Whereas Cleckley described his psychopathic patients as “carr[ying] disaster lightly in each hand” and “not deeply vicious”,14 Hare’s Without Conscience presents a much more malevolent look into the mind of the criminal psychopath. As he puts it: “Psychopaths have what it takes to defraud and bilk others: They are fast-talking, charming, self-assured, at ease in social situations, cool under pressure, unfazed by the possibility of being found out, and totally ruthless. … Psychopaths are generally well satisfied with themselves and with their inner landscape, bleak as it may seem to outside observers.”15 They see empathy, remorse, and a sense of responsibility – all the qualities usually considered as the epitome of goodness and humanity – as signs of weakness to be exploited; laws and social rules as inconvenient restrictions on their freedom; and antisocial behavior as deliberate “nonconformity”, a refusal to “program” by society’s artificial standards. Love, kindness, guilt, and altruism strike the psychopath as comical and childish naiveties for “bleeding hearts”, and psychopathic serial murderer Ted Bundy even called guilt “an illusion… a kind of social-control mechanism.”16 While they may convincingly profess to love in the most romantic and meaningful verbosity to their partners, these displays are soon replaced with domination and exploitation, as Sandra L. Brown, M.A. shows in her 2009 book Women Who Love Psychopaths.

Psychopaths see normal life as dull and boring, a dog-eat-dog world in which potential enemies (i.e. you and me) are to be manipulated, and aggression used as a tool to establish their superiority and take what is rightfully theirs – to satisfy their grandiose sense of entitlement. Naturally, in a universe of one, Hare observes, “Obligations and commitments mean nothing to psychopaths. … They do not honor formal or implied commitments to people, organizations, or principles.”17 They may very well ask, “What’s so bad about being articulate, self-confident, living a fast-paced life on the edge and in the now, and looking out for number one?” And in our decaying society, many would not disagree. But what the psychopath sees as a carefree life of excitement and entitlement usually amounts to little more than the pursuit of immediate moments of pleasure and feelings of power, whether fleeting or more long-lasting.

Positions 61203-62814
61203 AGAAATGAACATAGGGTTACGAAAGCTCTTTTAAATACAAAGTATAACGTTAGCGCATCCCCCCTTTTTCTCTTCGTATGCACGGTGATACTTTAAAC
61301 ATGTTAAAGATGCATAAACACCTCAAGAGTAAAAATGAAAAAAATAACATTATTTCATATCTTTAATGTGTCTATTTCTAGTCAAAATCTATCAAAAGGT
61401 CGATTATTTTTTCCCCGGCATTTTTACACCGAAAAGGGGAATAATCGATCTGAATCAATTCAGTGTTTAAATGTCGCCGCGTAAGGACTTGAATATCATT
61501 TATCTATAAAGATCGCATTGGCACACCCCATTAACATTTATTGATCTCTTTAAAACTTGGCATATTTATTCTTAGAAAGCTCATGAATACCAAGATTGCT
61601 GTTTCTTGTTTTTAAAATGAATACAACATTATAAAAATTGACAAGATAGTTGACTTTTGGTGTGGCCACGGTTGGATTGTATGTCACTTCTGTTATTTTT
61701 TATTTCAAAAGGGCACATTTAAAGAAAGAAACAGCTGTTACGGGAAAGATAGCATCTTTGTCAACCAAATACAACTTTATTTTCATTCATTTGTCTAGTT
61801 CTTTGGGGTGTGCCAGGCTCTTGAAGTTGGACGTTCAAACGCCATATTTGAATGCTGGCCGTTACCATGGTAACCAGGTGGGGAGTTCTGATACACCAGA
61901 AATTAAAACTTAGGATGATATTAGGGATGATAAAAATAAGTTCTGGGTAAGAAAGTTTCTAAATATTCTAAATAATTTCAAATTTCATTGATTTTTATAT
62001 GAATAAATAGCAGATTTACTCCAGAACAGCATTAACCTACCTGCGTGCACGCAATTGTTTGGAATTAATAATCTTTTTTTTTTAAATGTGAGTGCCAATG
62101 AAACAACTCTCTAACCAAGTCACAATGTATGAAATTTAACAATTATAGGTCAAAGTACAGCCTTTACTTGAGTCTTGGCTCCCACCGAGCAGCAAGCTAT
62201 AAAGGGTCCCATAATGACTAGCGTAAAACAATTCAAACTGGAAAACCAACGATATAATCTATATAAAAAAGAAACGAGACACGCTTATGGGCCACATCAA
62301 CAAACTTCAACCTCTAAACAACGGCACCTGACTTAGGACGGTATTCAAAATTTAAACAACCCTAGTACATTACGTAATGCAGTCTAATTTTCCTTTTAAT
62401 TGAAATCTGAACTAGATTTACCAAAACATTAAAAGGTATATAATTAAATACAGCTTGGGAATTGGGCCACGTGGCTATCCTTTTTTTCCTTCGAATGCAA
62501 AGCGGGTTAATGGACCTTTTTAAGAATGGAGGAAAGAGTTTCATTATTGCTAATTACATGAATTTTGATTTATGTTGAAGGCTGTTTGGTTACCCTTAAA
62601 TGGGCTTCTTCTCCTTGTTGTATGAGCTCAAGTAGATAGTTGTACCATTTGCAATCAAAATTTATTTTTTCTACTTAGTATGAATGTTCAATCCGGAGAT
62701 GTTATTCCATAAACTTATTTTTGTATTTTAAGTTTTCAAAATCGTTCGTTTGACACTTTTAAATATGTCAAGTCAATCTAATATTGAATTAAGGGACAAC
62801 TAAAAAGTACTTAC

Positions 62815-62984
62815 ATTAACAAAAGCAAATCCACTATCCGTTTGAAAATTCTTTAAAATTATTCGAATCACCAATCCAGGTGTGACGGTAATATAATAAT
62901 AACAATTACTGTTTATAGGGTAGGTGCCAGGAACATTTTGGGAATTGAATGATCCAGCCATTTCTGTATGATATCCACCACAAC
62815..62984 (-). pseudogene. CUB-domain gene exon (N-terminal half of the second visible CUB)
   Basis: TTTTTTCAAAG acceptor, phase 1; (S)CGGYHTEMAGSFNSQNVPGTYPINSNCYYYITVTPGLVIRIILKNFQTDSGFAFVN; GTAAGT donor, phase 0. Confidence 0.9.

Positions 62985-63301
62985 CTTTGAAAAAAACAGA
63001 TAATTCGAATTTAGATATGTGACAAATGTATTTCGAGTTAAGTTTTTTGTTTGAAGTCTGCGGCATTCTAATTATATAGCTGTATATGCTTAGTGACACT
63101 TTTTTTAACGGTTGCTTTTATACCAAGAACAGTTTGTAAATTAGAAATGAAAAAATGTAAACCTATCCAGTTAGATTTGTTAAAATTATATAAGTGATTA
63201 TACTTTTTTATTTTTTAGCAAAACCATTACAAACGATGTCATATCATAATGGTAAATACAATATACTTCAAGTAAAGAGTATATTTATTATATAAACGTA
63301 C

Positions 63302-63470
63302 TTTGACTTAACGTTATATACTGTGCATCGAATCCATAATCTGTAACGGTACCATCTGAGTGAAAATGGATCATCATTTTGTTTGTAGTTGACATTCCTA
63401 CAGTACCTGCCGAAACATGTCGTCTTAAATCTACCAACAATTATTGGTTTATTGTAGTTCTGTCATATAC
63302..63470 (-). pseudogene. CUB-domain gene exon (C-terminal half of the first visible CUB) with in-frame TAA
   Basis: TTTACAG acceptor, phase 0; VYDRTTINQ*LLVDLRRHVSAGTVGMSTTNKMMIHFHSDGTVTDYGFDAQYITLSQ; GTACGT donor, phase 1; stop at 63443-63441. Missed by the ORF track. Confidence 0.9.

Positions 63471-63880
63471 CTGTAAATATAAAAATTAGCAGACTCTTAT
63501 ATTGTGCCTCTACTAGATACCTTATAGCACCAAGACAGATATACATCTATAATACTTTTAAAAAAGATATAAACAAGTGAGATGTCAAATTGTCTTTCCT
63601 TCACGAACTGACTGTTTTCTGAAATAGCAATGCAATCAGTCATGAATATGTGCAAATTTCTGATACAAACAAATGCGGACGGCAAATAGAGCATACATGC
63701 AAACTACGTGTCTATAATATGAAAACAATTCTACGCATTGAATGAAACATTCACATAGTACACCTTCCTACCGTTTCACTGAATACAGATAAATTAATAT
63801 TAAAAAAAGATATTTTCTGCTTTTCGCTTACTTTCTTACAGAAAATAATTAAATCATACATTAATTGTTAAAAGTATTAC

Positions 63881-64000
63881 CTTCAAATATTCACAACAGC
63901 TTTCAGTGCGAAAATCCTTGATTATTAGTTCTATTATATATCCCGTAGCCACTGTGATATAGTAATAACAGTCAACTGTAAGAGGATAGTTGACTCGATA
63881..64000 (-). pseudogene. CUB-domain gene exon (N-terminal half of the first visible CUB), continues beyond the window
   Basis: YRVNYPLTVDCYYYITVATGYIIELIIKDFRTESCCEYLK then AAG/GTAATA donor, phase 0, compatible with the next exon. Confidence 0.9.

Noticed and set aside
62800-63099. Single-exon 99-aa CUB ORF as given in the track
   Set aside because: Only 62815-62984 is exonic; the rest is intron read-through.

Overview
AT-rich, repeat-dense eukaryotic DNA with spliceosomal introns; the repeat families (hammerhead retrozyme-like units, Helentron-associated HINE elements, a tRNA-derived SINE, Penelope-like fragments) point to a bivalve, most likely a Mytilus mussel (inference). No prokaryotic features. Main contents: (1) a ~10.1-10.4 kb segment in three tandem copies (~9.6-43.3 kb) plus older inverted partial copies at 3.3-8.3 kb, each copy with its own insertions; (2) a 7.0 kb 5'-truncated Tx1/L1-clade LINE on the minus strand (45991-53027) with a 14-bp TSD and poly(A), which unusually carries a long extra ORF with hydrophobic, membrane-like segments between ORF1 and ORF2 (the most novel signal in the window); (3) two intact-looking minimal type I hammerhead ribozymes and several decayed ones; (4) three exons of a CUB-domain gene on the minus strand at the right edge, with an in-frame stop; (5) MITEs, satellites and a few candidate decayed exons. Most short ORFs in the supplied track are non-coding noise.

With Hare’s work, the psychopathic “mask” of sanity and normality acquires a sinister and Machiavellian tone. That’s because psychopaths are conscious of being different. They see normal people as inferiors – “others” – to be used and discarded when they are no longer needed. But like a predator among its prey, psychopaths must disguise themselves to evade detection. If they made their motives known, others would be horrified. So, from an early age they learn to fit in by copying normal human reactions and behaviors. They learn when it is appropriate to cry, show grief, guilt, concern, and love. They learn all the facial expressions, common phrases, and social cues for these emotions they do not feel. And as such, they deceive others with false displays of sadness, grief, guilt, concern, and love, and they manipulate our reactions to get what they want. That’s how a psychopath is able to con you out of money by playing on your sense of pity and compassion. Normal people, unaware of the differences between psychopaths and themselves, assume that these displays of emotion are evidence of actual emotion, and so the psychopath succeeds in going unnoticed, like a wolf in sheep’s clothing. “[T]he truly talented ones have raised their ability to charm people to that of an art, priding themselves on their ability to present a fictional self to others that is convincing, taken at face value, and difficult to penetrate.”18